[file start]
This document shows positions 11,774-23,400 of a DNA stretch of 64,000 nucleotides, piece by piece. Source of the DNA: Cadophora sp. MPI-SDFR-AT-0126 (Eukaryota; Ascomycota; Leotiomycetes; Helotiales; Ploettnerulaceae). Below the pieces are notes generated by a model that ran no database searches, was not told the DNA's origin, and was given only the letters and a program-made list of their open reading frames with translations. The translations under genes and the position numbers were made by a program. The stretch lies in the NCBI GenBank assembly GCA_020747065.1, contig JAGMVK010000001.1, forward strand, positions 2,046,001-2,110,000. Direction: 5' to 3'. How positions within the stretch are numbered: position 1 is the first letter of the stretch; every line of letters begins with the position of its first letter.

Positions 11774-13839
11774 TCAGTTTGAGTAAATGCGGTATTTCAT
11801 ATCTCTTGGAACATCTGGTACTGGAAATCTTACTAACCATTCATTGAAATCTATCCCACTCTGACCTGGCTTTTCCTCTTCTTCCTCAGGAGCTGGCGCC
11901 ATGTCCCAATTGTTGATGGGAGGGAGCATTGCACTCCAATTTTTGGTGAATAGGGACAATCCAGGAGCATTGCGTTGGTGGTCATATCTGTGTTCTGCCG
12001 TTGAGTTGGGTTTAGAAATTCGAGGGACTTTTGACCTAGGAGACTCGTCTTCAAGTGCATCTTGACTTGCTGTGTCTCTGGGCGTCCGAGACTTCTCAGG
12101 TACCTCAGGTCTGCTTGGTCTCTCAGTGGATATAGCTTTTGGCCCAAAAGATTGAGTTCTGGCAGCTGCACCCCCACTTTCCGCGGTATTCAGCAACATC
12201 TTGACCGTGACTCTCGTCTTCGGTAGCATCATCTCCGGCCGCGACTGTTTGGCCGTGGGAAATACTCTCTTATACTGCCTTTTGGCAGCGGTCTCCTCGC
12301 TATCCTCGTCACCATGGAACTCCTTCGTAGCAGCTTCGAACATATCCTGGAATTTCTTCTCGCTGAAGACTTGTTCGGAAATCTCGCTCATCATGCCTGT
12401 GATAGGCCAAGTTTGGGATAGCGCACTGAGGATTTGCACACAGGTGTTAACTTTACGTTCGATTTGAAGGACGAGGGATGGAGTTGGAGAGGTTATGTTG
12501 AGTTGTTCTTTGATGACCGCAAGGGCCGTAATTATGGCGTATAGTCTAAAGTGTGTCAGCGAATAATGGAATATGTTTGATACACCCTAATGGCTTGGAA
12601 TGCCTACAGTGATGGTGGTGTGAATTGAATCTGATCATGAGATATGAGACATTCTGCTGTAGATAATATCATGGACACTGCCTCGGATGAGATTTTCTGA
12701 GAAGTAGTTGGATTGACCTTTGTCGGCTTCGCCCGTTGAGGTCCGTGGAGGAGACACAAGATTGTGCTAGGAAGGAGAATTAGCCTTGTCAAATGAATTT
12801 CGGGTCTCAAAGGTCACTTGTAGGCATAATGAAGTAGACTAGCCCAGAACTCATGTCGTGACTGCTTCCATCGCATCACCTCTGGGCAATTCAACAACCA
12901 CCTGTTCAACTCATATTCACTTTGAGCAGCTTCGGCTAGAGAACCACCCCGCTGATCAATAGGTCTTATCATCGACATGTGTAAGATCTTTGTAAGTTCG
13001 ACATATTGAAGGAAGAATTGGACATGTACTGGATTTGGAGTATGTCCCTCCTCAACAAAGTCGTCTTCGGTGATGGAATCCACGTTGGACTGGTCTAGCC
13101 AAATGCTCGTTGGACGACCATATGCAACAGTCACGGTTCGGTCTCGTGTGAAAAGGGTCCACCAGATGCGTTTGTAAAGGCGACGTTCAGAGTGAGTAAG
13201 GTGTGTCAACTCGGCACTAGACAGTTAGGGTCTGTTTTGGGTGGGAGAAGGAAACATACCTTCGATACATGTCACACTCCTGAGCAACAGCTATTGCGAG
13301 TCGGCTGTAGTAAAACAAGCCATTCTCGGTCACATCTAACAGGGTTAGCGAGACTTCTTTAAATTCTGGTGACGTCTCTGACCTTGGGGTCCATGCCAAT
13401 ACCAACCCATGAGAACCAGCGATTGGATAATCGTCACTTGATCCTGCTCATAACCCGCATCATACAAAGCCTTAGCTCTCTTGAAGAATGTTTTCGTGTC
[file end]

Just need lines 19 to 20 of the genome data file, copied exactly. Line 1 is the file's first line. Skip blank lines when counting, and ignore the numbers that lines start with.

13301 TCGGCTGTAGTAAAACAAGCCATTCTCGGTCACATCTAACAGGGTTAGCGAGACTTCTTTAAATTCTGGTGACGTCTCTGACCTTGGGGTCCATGCCAAT
13401 ACCAACCCATGAGAACCAGCGATTGGATAATCGTCACTTGATCCTGCTCATAACCCGCATCATACAAAGCCTTAGCTCTCTTGAAGAATGTTTTCGTGTC